After completing the Coo-ee March Private Armstrong went to Liverpool Camp as reinforcement for the 13th Battalion. However, he was discharged again as being medically unfit on 29th November 1915 before a medical board at Liverpool with varicocele.

On his fourth attempt at enlistment, he successfully completed his medical and attestation on 22nd January 1917 in Sydney. On his embarkation roll his address at time of enrolment was Sydney, N.S.W., and his next of kin is listed (as on his earlier applications to enlist) as his brother William Thomas Chamberlain, 19 Clevedon Road, Parnell, Auckland, N.Z.

Private Chamberlain departed Sydney on the HMAT A24 Benalla on 10th May 1917 as 7th Reinforcement for the 36th Battalion. He disembarked at Plymouth, England on the 19th July 1917. On 20th July he marched into 9th Training Battalion in England.

He proceeded to France on the 27th December 1917 from Southampton.

He marched out to the Front on 30th December 1917. On the 3rd January 1918 he was taken on strength in the 36th Battalion, and re-allocated regimental number 3021A.

He was appointed Lance Corporal on 20th February 1918.

On 30th April 1918 L/Corporal Chamberlain was transferred to the 35th Battalion. He was also wounded in action, being gassed, on the same day, and admitted to the 9th Australian Field Ambulance. He was transferred to the 12th Casualty Clearing Station on 2nd May, then to the 3rd Australian General Hospital in Abbeville on the 6th May 1918.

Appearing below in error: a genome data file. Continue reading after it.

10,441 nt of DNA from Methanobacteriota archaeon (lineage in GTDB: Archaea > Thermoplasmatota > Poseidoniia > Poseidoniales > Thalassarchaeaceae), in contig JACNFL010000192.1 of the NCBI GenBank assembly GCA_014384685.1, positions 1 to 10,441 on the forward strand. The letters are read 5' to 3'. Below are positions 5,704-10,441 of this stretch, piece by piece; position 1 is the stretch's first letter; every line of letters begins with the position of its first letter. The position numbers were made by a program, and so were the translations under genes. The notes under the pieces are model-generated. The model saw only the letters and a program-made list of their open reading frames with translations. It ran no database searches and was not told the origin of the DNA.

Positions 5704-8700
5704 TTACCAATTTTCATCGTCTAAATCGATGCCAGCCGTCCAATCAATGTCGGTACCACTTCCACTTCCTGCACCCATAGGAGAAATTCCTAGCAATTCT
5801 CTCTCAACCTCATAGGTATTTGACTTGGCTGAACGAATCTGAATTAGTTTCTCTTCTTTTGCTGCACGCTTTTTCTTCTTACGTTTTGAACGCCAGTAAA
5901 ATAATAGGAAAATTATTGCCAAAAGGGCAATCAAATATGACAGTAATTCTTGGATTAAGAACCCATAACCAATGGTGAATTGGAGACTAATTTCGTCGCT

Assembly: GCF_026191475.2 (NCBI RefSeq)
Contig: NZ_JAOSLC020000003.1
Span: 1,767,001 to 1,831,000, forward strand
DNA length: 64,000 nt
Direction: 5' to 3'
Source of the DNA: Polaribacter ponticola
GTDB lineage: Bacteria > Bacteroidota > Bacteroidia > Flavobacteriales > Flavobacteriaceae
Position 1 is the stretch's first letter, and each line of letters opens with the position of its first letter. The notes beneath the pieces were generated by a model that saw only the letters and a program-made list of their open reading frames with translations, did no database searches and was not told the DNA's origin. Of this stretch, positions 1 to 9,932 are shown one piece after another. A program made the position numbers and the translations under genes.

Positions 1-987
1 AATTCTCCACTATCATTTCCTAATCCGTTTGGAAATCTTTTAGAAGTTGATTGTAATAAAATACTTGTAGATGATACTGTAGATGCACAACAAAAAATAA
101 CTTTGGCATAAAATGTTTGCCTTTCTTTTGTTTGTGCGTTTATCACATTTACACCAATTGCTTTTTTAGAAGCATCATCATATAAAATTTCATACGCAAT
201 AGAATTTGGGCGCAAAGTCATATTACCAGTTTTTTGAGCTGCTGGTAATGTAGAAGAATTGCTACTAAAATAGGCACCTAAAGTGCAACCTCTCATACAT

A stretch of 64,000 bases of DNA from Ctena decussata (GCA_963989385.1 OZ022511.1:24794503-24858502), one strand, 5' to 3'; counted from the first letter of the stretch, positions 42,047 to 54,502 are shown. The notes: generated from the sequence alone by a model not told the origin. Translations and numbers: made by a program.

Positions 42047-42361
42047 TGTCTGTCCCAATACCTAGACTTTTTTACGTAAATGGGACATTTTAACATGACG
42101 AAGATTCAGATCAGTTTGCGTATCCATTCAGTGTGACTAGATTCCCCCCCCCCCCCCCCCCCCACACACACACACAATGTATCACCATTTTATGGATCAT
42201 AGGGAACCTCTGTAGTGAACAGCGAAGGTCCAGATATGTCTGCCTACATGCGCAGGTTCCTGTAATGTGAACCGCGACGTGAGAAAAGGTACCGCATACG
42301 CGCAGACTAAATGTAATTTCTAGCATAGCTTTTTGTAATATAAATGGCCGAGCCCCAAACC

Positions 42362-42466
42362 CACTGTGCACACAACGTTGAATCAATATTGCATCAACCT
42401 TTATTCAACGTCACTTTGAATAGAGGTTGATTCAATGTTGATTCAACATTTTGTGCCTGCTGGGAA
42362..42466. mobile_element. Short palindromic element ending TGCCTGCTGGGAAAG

He embarked for England on 1lth May 1918, and was admitted to Whipps Cross Military Hospital in Leytonstone for shell gas.

He was transferred to the 1st Auxiliary Hospital, Harefield, on 27th May 1918.

He was discharged from hospital on 29th May 1918, then after being granted furlough, marched into No. 4 Command Depot, Hurdcott on 12th June 1918.

On 16th January 1919 he reverted to the rank of Private on being taken on strength of A.M.T.S. (Australian Motor Transport Section) and was mustered as Driver M.T.

He was discharged from the A.I.F. in London on being demobilized on 5th October 1919, but following his request for reinstatement, was then reinstated in the A.I.F. on 27th October 1919.

Private Reginald Henry Chamberlain returned to Australia on 18th December 1919 on the HT Konigin Luise, disembarking in Sydney on 7th February 1919.

He was discharged on 21st March 1920.

Joseph ARMSTRONG

Joseph ARMSTRONG

Per his military service record (regimental no. 4430), Joseph Armstrong was born at Bally-Bofey, Ireland. He gave his age as 43 years and 5 months, his marital status as single, and his occupation as labourer. He did a preliminary medical examination at Condobolin on 8th October 1915, then completed his medical, and attestation, at Parkes on 12th October, 1915. His description on his medical was height 5 feet 7 ½ inches tall, weight 162 lbs., with a fresh complexion, blue grey eyes, and light brown hair. His religious denomination was Church of England. He claimed to have served in the 3rd N.S.W. Imperial Bushmen for 2 ½ years in the Boer War.